Regular Patterns in Frictional Resistance of Ice-Stream Beds Seen by Surface Data Inversion

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Science  29 Nov 2013:
Vol. 342, Issue 6162, pp. 1086-1089
DOI: 10.1126/science.1243903

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Banding Together

It is important to understand how and where the Antarctic Ice Sheet and underlying ground are coupled, if we want to predict the glacial contribution to sea level rise. Sergienko and Hindmarsh (p. 1086, published online 7 November) used observations of ice surface velocities, ice surface elevations, and bed elevations to perform inverse calculations of basal shear stress. Areas of high basal stress were distributed in riblike patterns embedded in much larger areas of no basal shear stress, which may affect the rates at which ice is discharged into the ocean.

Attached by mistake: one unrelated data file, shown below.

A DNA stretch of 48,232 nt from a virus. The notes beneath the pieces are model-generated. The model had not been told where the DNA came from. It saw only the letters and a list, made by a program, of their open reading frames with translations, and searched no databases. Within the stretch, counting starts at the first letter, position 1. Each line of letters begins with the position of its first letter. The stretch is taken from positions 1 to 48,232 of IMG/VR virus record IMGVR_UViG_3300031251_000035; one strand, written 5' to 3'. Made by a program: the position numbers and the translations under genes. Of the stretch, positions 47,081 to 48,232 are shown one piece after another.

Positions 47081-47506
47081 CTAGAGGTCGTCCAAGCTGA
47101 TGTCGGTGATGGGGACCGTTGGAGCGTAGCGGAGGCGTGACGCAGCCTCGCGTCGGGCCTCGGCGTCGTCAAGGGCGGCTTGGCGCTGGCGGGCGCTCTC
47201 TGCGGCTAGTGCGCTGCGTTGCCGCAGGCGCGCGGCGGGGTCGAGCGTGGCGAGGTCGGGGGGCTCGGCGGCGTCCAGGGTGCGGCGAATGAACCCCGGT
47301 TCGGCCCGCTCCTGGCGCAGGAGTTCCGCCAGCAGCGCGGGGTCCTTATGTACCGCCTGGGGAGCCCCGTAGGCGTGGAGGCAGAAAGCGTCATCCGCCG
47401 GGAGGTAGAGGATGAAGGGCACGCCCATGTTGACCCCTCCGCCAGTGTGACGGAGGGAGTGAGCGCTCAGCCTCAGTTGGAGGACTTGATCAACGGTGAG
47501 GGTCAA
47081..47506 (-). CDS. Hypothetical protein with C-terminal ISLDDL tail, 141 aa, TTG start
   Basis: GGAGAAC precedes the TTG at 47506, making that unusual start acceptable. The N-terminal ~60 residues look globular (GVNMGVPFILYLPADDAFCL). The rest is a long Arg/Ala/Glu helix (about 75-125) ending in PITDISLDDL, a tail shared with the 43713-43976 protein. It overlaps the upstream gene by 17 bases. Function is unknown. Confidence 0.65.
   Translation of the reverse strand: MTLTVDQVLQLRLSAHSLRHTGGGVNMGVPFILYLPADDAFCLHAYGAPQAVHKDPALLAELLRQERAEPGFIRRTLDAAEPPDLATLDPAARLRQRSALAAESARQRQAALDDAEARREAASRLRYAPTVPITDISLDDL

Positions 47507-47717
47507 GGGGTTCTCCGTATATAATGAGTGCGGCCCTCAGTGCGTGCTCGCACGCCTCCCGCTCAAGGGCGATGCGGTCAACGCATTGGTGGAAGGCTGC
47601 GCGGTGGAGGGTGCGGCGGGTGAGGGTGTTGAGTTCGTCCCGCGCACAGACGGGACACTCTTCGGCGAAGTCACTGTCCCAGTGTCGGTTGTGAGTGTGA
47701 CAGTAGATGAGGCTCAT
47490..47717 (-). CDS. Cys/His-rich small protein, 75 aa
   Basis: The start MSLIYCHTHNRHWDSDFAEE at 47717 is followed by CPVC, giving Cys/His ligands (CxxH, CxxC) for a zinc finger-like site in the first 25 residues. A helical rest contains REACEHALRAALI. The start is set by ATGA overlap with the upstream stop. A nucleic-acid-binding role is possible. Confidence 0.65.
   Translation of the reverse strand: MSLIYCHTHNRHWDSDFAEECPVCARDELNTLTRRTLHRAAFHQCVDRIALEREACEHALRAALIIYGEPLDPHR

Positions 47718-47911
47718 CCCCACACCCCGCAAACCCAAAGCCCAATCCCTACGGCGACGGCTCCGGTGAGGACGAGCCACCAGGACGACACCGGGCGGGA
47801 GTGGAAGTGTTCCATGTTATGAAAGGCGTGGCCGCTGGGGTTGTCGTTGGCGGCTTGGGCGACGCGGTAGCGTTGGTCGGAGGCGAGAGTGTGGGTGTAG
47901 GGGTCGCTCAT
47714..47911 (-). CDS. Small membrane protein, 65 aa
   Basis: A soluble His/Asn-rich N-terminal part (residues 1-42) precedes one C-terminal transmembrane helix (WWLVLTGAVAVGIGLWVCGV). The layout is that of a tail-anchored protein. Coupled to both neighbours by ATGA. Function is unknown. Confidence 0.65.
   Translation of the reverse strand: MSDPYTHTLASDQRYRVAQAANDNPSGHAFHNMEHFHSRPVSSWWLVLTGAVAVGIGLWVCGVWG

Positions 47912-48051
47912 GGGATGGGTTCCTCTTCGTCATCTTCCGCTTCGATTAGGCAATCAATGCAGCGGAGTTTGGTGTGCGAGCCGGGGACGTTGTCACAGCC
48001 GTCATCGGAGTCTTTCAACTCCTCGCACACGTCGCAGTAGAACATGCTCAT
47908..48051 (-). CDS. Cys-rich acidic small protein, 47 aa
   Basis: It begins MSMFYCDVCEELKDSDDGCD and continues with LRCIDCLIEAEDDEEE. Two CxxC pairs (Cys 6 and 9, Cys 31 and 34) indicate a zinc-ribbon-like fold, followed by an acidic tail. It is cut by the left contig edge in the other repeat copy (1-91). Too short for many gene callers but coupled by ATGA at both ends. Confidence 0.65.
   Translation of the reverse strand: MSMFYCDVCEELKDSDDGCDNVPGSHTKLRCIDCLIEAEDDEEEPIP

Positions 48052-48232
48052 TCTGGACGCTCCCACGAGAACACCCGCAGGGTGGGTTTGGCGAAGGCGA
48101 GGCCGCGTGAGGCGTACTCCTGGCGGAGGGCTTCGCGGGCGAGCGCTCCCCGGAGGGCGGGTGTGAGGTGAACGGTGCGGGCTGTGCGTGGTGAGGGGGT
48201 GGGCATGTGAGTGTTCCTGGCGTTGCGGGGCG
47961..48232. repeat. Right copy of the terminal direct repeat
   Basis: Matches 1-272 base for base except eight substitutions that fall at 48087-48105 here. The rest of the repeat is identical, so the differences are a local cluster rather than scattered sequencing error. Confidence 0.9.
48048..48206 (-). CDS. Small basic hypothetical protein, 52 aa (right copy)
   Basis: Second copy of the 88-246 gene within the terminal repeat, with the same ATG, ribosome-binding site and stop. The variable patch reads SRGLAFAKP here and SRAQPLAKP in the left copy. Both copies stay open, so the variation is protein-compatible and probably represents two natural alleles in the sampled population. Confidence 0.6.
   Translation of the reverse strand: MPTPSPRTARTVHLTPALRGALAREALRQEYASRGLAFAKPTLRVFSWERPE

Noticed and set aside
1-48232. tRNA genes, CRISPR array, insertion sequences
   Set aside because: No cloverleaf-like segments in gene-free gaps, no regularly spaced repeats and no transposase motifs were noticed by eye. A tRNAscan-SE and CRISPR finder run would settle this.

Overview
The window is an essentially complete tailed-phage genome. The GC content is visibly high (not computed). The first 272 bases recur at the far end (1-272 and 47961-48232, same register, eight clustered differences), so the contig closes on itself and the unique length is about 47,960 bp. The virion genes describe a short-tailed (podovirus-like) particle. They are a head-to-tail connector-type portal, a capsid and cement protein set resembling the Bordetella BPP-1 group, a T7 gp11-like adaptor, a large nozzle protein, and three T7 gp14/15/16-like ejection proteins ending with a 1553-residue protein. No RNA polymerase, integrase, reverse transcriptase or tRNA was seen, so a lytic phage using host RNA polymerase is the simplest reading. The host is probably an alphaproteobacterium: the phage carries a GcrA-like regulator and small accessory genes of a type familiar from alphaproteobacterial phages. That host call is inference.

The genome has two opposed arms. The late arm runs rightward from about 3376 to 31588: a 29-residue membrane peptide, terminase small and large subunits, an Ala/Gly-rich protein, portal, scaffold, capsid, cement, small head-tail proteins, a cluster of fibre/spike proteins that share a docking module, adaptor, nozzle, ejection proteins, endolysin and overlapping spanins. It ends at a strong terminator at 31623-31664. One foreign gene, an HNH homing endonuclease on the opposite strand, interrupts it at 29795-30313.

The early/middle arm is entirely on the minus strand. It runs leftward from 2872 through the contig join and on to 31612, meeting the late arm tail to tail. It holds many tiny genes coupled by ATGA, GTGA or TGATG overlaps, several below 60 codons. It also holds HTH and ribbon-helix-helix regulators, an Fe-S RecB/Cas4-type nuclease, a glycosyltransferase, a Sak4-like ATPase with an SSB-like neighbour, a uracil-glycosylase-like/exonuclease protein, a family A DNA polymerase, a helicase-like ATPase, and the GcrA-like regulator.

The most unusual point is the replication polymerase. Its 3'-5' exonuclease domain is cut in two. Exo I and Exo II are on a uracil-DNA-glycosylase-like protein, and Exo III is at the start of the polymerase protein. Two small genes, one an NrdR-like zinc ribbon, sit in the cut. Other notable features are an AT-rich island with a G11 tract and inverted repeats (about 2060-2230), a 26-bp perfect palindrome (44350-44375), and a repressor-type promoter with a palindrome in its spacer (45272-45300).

Fast-flowing glaciers and ice streams are pathways for ice discharge from the interior of the Antarctic Ice Sheet to ice shelves, at rates controlled by conditions at the ice-bed interface. Using recently compiled high-resolution data sets and a standard inverse method, we computed basal shear stress distributions beneath Pine Island and Thwaites Glaciers, which are currently losing mass at an accelerating rate. The inversions reveal the presence of riblike patterns of very high basal shear stress embedded within much larger areas with zero basal shear stress. Their colocation with highs in the gradient of hydraulic potential suggests that subglacial water may control the evolution of these high–shear-stress ribs, potentially causing migration of the grounding line by changes in basal resistance in its vicinity.

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